One of our queries that was working in Python 2 + mxODBC is not working in Python 3 + pyodbc; it raises an error like this: Maximum number of parameters in the sql query is 2100. while connecting to SQL Server. Since both the printed queries have 3000 params, I thought it should fail in both environments, but clearly that doesn’t seem to be the case here. In the Python 2 environment, both MSODBC 11 or MSODBC 17 works, so I immediately ruled out a driver related issue. So my question is: Is it correct to send a list as
I’m creating the engine and the Metadata as follows Yields AttributeError: packages, and dir(Base.classes) returns no attributes with that name, neither with the orders name. Taking the only=[‘orders’, ‘packages’] off makes it reflect only a few random tables. Now, when using the inspector that comes with native SQLAlchemy the table actually works (link to documentation): Is this a bug, or am I overlooking something here? Thanks! Installed package versions: Answer SQLAlchemy’s automap extension only reflects tables which have defined primary keys. From the note in the docs: […] for a table to be mapped, it must specify a primary key.
I’m working on a project that uses FastAPI alongside Pydantic and SQLAlchemy. I’m also using encode/databases to manage database connections. But for some weird reason, I get asyncpg.exceptions.DataError: invalid input for query argument $1: 217027642536 (value out of int32 range) anytime I try saving to the database. Here’s what my code looks like: database.py database_manager.py endpoints.py models.py services.py I can’t see anything wrong with this. Someone, please tell me what the hell is going on? Answer You are basically having Integer Overflow, Int32 represents 2^31 – 1, that means it can store the values in range -2147483648 to 2147483648 but
I am writing an app in python flask-sqlalchemy with MySQL DB (https://flask-sqlalchemy.palletsprojects.com/en/2.x/) and I am wondering if I have to make “db.session.commit() or db.session.rollback()” after GET call, which only query DB . For example: Answer orders = Order.query.all() is a SELECT query that could be extended to include additional filters (WHERE etc.). It doesn’t alter the database, it simply reads values from it. You don’t need to commit on a read for precisely that reason – what would you store other than “I just read this data”? Databases are concerned about this in other ways i.e. access permissions and logs.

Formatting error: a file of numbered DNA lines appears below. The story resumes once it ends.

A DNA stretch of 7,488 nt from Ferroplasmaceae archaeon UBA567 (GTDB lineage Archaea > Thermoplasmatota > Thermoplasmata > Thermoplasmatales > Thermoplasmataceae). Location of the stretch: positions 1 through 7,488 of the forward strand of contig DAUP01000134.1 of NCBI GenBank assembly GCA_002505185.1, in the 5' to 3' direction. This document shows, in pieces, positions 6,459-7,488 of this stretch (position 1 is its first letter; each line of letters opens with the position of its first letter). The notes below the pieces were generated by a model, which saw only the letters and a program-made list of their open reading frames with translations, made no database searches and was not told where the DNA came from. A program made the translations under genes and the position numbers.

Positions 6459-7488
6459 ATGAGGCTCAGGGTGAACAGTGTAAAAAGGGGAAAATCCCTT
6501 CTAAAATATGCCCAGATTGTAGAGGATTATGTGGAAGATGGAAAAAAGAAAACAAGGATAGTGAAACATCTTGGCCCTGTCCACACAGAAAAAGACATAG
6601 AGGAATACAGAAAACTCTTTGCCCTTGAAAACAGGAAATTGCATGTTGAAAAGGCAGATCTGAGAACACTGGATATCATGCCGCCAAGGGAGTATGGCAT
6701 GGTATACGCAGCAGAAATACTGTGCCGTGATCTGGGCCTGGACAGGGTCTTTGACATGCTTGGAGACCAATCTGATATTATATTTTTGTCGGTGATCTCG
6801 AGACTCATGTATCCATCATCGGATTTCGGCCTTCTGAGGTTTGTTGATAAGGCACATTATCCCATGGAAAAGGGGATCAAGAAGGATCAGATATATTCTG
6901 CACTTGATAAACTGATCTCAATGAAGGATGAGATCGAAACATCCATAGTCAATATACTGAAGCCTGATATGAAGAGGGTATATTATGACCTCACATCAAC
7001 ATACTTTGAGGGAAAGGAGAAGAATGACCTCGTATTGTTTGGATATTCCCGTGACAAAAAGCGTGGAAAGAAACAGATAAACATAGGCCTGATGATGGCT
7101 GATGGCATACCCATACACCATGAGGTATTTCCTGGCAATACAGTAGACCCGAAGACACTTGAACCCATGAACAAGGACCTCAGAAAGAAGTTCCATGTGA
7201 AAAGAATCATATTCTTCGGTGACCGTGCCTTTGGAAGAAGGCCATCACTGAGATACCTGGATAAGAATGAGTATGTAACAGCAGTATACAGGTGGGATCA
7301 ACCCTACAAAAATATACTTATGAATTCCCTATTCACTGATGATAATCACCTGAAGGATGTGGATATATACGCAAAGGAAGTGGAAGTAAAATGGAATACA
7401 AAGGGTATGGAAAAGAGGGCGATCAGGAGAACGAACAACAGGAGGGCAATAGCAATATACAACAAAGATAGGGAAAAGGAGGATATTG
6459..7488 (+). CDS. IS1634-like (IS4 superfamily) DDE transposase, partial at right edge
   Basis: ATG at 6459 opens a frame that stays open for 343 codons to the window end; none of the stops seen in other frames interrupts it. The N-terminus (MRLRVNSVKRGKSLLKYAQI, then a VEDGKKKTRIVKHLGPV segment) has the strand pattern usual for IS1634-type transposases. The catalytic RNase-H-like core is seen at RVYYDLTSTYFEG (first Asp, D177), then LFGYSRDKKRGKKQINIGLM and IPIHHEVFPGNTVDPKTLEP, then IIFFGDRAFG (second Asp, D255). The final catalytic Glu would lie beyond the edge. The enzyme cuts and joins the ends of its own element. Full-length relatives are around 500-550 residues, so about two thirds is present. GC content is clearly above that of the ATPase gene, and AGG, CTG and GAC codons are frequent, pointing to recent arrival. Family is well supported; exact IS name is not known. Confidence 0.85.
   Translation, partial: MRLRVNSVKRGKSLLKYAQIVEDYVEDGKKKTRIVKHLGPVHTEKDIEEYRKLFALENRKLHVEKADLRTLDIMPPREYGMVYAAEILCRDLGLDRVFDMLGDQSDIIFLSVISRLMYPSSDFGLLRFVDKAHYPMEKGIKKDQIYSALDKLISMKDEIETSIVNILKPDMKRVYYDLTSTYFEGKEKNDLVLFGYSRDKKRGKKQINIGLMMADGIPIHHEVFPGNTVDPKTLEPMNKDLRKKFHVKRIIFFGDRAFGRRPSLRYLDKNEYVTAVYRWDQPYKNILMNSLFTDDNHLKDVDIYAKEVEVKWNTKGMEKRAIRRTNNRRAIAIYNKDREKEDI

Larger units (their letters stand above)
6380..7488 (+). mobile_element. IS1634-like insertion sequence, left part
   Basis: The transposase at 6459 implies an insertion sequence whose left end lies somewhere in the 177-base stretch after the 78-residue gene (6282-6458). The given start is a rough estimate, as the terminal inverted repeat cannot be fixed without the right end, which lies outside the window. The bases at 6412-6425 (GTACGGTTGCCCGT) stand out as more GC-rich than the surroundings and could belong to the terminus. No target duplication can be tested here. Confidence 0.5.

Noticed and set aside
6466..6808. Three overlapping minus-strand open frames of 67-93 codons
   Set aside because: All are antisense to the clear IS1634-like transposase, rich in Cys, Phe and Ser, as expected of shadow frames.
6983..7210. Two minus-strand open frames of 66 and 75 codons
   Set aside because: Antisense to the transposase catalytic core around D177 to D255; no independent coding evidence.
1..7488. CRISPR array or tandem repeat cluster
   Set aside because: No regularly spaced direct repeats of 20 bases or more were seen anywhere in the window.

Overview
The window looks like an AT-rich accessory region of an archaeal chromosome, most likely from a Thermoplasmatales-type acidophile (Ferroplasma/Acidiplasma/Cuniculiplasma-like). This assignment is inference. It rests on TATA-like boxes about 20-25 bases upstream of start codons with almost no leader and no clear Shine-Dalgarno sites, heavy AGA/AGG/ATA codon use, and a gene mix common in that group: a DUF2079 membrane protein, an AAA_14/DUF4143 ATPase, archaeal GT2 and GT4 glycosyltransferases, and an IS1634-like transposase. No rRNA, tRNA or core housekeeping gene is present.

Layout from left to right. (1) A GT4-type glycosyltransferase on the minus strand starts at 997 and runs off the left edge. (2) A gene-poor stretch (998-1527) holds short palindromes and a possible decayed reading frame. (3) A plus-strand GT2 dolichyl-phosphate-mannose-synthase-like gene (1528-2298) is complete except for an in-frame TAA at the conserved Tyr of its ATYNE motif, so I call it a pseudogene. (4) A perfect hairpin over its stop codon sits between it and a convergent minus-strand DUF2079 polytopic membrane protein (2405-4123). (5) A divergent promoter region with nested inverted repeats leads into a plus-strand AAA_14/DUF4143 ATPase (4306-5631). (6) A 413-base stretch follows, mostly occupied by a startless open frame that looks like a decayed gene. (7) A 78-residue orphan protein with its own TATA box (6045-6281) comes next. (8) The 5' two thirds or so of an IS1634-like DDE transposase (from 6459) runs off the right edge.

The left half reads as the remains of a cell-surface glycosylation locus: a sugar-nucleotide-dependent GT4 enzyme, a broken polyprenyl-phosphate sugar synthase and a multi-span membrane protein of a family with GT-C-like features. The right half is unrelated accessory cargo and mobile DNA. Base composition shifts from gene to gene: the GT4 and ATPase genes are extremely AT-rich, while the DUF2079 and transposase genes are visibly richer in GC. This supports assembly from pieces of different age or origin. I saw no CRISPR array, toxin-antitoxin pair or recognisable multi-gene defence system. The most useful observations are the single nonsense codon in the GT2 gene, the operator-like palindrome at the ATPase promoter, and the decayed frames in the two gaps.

I can successfully connect my python notebook with sql server this way : Let’s take this sample dataframe : I have a sql table with the same columns, named table_name. Objective : I want to delete in table_name all the rows where a row in df has the same Name, same Date, same Status, and Max = 0 (only in table_name, not necessary in df) I tried the following but it doesn’t work : Could you please help me to understand what is wrong ? Answer Different libraries use different symbols for their placeholders. The one you are using apparently
I want to add data in my database using ORM, and i am new to ORM in python. I am confused in SQLAlchemy and Flask-SQLAlchemy.”I tried this but don’t know how to proceed further Answer Flask-SqlAlchemy is commonly used for flask applications, otherwise just plain SqlAlchemy would should be enough. Flask-SqlAlchemy is a wrapper over SqlAlchemy and gives you following advantages: A preconfigured scoped session, engine and metadata. Model base class which is configured declarative base. Model base class has query attribute attached to it which can be used to query the model. You don’t need to remove the session
I am making a very simple query using ORM SQLAlchemy, in which I expect to get a column (type) as well as its occurences for each value (count with group by). I can access the type column by accessing the type property on the server object (as shown in the code provided). I can also access the count column by accessing the index 0 on the server object. My question is: is there a simple way to access the count column as a dict/property? For example: server.count I’ve extensively inspected the server object using dir(), but I couldn’t find any
I would like to switch on the fast_executemany option for the pyODBC driver while using SQLAlchemy to insert rows to a table. By default it is of and the code runs really slow… Could anyone suggest how to do this? Edits: I am using pyODBC 4.0.21 and SQLAlchemy 1.1.13 and a simplified sample of the code I am using are presented below. Answer Try this for pyodbc
I have 74 relatively large Pandas DataFrames (About 34,600 rows and 8 columns) that I am trying to insert into a SQL Server database as quickly as possible. After doing some research, I learned that the good ole pandas.to_sql function is not good for such large inserts into a SQL Server database, which was the initial approach that I took (very slow – almost an hour for the application to complete vs about 4 minutes when using mysql database.) This article, and many other StackOverflow posts have been helpful in pointing me in the right direction, however I’ve hit a